Using an underwater robot, the Quayside Explorer sessions will make the underwater seagrass habitats, which are normally hidden from public view, accessible to many residents and visitors to the south coast. High definition footage will be streamed live from a camera mounted on a Remotely Operated Vehicle (ROV) to a video screen back on dry land, where audiences will be able to view the seagrass beds and discover more about these important habitats.

Located on the doorstep of Living Coasts, Beacon Quay, the CSI ROV marquee will be offering a chance to see underwater Torquay from the comfort of a deck chair. Conducted by CSI Project Officer for Torbay, Rachel Cole, she will interpret the images for the audience, helping them to understand and engage with this fascinating marine habitat.

The Torbay Coast and Countryside Trust will also be present at the Quayside Explorer session. Having led many seagrass surveys previously, the Trust will help further engage the public with seagrass conservation in Torbay

The ROV pilot from the University of Plymouth will stand on shore and fly the ROV over the seagrass bed at Millstones Bay, beaming the live footage back to a screen in the marquee. Visitors will get the opportunity to see what one of the world’s most important habitats looks like live on screen and see which animals the ROV will meet during its underwater flight.

CSI is a pioneering research project led by the National Marine Aquarium. Covering the 191 mile stretch of coastline from Looe in Cornwall, to Weymouth in Dorset, it will look to find out more about native seagrass and seahorses and help to conserve their fragile eco-systems. The aim is to engage coastal communities with their special marine habitats to raise awareness and promote conservation. Everyone from school children, sailors, canoeists, divers, kayakers and even internet users can get involved and help collect vital data that will aid the mapping and surveying of seagrass meadows along the south coast.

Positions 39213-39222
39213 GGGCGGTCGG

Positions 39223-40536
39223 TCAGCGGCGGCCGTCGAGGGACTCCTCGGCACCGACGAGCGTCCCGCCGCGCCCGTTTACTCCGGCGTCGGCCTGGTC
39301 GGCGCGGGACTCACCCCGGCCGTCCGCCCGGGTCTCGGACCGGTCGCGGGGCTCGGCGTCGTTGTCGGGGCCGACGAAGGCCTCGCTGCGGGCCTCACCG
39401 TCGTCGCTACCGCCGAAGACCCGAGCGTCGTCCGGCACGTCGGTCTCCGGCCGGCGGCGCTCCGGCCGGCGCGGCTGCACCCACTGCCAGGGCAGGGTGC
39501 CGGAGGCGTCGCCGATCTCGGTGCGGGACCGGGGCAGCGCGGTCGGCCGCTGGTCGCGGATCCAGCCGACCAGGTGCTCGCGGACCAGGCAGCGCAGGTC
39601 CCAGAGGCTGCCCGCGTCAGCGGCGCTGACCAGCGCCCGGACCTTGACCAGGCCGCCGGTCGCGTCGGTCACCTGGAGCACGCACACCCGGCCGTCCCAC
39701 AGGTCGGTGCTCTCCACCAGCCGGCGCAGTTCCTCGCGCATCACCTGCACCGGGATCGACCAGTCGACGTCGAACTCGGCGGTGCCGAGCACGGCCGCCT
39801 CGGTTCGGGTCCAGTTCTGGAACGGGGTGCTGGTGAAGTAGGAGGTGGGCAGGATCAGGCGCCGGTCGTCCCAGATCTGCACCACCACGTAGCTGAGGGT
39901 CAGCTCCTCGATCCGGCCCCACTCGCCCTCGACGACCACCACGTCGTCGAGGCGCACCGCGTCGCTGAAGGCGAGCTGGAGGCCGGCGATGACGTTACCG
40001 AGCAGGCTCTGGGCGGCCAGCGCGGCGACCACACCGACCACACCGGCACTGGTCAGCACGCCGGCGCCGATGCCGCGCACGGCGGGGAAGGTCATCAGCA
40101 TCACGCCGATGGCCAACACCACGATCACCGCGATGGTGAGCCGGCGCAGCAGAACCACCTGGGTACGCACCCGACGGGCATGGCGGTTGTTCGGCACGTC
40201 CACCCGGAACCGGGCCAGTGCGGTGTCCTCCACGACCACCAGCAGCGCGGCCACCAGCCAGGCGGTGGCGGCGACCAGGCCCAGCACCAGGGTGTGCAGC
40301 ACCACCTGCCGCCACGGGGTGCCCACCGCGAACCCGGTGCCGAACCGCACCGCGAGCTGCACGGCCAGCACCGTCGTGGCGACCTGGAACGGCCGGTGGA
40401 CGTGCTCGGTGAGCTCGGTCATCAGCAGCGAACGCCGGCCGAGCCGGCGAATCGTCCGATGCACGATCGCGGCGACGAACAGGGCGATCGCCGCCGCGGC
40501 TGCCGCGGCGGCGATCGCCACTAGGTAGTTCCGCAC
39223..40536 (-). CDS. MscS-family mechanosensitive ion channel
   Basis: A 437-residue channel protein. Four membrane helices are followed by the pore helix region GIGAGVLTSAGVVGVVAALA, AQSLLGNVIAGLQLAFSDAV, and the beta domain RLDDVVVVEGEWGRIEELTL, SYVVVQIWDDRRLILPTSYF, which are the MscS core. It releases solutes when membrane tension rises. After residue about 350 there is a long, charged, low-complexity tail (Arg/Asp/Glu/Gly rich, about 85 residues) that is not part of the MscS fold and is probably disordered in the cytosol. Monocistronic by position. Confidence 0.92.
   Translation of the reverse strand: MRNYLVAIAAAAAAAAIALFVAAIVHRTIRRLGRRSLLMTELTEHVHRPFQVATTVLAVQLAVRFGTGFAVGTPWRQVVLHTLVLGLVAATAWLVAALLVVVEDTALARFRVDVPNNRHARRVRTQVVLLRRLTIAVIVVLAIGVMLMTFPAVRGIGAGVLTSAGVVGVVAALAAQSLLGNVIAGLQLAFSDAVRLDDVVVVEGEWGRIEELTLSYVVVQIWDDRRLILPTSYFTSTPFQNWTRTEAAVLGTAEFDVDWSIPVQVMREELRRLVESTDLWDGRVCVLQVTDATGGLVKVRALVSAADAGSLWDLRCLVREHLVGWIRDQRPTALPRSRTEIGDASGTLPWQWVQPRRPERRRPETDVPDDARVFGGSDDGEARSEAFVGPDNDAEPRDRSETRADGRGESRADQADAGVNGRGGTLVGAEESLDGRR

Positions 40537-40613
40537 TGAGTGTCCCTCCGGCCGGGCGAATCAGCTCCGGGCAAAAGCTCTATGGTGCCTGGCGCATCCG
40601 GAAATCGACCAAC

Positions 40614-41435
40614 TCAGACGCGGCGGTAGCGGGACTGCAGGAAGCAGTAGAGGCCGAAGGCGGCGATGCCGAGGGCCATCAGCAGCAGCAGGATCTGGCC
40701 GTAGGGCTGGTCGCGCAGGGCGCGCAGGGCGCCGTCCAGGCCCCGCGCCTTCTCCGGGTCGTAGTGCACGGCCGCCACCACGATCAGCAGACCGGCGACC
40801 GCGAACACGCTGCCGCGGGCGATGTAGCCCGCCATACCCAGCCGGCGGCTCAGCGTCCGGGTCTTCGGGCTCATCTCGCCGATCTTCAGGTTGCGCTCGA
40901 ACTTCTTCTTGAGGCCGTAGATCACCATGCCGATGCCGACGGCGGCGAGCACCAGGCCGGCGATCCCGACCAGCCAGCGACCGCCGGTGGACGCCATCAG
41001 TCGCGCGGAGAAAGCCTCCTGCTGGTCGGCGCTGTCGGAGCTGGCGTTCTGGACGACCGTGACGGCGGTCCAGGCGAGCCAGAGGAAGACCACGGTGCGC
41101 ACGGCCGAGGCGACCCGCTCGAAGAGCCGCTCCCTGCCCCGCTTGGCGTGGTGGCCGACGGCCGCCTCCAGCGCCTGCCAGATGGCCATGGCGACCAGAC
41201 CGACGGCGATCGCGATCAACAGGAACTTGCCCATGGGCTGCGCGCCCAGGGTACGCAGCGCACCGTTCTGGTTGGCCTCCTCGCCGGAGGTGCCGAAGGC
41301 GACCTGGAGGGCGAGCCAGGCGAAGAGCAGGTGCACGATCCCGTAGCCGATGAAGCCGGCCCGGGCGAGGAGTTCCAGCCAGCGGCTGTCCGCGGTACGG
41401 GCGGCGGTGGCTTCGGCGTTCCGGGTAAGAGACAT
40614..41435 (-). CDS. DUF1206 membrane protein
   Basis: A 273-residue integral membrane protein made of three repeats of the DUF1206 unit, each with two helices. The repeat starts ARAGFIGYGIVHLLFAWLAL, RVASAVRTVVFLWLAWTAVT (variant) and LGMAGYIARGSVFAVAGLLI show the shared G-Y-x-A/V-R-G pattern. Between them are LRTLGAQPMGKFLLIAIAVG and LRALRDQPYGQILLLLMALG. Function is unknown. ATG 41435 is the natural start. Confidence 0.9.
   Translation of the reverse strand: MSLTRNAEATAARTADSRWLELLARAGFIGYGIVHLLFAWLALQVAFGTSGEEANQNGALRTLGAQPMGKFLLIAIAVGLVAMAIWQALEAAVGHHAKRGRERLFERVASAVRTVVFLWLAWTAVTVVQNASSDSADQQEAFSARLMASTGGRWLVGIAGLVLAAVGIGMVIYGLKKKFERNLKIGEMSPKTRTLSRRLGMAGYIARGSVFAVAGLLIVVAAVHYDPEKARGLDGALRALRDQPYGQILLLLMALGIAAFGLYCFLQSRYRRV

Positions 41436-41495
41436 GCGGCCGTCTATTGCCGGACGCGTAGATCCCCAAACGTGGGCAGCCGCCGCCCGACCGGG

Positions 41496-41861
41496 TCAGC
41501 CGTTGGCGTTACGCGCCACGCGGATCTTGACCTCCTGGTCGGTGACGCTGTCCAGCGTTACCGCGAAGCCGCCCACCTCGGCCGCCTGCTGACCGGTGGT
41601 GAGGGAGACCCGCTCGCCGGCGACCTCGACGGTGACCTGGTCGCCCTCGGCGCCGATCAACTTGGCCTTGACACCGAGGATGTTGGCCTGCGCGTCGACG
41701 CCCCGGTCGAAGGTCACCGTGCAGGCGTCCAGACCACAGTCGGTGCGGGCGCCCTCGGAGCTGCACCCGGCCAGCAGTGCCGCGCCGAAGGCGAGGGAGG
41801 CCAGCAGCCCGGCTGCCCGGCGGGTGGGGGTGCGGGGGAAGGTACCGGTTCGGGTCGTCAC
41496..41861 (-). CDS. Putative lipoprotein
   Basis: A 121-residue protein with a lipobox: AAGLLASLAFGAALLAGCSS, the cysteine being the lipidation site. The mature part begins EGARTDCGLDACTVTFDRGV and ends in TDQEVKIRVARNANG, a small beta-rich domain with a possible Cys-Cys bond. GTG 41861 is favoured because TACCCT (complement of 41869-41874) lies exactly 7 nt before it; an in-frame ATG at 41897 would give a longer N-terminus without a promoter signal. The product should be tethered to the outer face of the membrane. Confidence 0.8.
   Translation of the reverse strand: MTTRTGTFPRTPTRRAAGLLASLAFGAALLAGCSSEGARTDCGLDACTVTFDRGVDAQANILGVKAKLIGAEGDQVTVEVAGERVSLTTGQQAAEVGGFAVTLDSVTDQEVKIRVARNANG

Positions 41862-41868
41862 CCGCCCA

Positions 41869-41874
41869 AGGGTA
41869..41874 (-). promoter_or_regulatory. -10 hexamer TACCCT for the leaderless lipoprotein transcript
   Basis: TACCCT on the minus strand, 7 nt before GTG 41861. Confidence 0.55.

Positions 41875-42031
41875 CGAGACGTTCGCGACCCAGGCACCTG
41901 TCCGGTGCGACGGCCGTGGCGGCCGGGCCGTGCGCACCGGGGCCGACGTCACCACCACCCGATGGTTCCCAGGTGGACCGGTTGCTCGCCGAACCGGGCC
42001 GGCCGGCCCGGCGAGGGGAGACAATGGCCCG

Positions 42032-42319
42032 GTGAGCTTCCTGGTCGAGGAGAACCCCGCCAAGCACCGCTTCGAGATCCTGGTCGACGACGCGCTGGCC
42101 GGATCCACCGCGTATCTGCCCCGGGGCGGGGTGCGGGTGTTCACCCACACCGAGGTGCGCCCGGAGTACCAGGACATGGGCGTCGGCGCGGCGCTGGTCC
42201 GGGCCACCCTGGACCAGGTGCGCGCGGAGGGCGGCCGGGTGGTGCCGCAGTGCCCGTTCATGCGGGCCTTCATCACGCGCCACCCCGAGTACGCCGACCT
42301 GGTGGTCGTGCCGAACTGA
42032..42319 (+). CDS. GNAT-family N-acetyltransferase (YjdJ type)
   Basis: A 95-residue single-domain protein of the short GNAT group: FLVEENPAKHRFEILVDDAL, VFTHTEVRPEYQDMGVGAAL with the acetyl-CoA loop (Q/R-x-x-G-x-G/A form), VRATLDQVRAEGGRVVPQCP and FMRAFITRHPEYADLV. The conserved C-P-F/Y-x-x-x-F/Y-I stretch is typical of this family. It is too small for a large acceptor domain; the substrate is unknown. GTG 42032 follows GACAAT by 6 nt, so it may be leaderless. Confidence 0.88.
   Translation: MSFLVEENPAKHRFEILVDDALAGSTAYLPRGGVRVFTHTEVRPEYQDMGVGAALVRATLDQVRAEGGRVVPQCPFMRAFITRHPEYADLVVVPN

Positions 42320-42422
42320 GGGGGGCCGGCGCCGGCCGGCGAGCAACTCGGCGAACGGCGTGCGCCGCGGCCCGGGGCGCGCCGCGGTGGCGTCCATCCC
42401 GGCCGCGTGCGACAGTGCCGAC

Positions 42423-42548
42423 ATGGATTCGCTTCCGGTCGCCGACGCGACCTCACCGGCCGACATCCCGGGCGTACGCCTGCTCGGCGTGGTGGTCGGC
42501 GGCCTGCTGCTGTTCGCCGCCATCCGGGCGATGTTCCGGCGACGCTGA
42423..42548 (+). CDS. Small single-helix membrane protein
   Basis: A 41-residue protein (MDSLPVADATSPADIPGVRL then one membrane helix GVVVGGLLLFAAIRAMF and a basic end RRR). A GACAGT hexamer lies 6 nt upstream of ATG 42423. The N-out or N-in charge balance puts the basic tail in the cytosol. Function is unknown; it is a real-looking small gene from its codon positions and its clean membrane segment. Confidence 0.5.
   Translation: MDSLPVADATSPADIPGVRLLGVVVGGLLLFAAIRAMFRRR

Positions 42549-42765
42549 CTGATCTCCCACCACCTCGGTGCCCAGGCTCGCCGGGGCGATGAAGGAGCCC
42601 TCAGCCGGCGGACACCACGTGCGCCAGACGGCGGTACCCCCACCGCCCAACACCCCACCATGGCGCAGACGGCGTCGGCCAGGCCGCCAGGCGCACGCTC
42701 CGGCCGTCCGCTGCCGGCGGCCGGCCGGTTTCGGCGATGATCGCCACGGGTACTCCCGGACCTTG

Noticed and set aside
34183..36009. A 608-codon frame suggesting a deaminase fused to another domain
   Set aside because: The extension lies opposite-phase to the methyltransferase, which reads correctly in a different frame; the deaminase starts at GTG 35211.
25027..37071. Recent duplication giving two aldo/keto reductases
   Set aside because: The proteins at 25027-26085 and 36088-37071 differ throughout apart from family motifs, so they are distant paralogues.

Seagrass is one of the world’s only marine flowering plants, which creates large meadows in shallow waters on sandy seabed. There are many seagrass meadows, or beds, around the South West of the UK and West coast of Scotland. The meadows act like an underwater rainforest, providing shelter for all sorts of marine species, on an otherwise featureless seabed. Seagrass meadows are home to some of the most charismatic species in the UK such as seahorses and cuttlefish, and act as a nursery ground for commercial fish species. They can also improve water quality and stabilise sediments, reducing coastal erosion.

Rachel Cole, Community Seagrass Initiative Torbay Project Officer, said: “The Quayside Explorer sessions will provide residents and visitors to Torquay with a unique opportunity to discover what lies beneath the water’s edge. The ROV is a novel tool that we’re sure will capture the interest and imaginations of the public – and we hope will engage them in the Community Seagrass Initiative’s aim of conserving seagrass meadows along our coast.

“Seagrass meadows are the natural habitat of many marine life species and its conservation will help to support the populations of these protected species, including spiny and short snouted seahorses, stalked jellyfish and undulated rays. With the help of the public over the next three years, the Community Seagrass Initiative hopes to gather vital information that will enable us to help better preserve these fragile eco-systems. We hope lots of residents and visitors to Torquay will join us for our Quayside Explorer session later this month.”

Spearheaded by the National Marine Aquarium, the Community Seagrass Initiative is in partnership with Plymouth University Maine Institute, Torbay Coast and Countryside Trust, Weymouth SEALIFE and Living Coasts – and was made possible by a £475,000 grant received by the Heritage Lottery Fund last year.

To find out more information about the Community Seagrass Initiative or to get involved, please visit or

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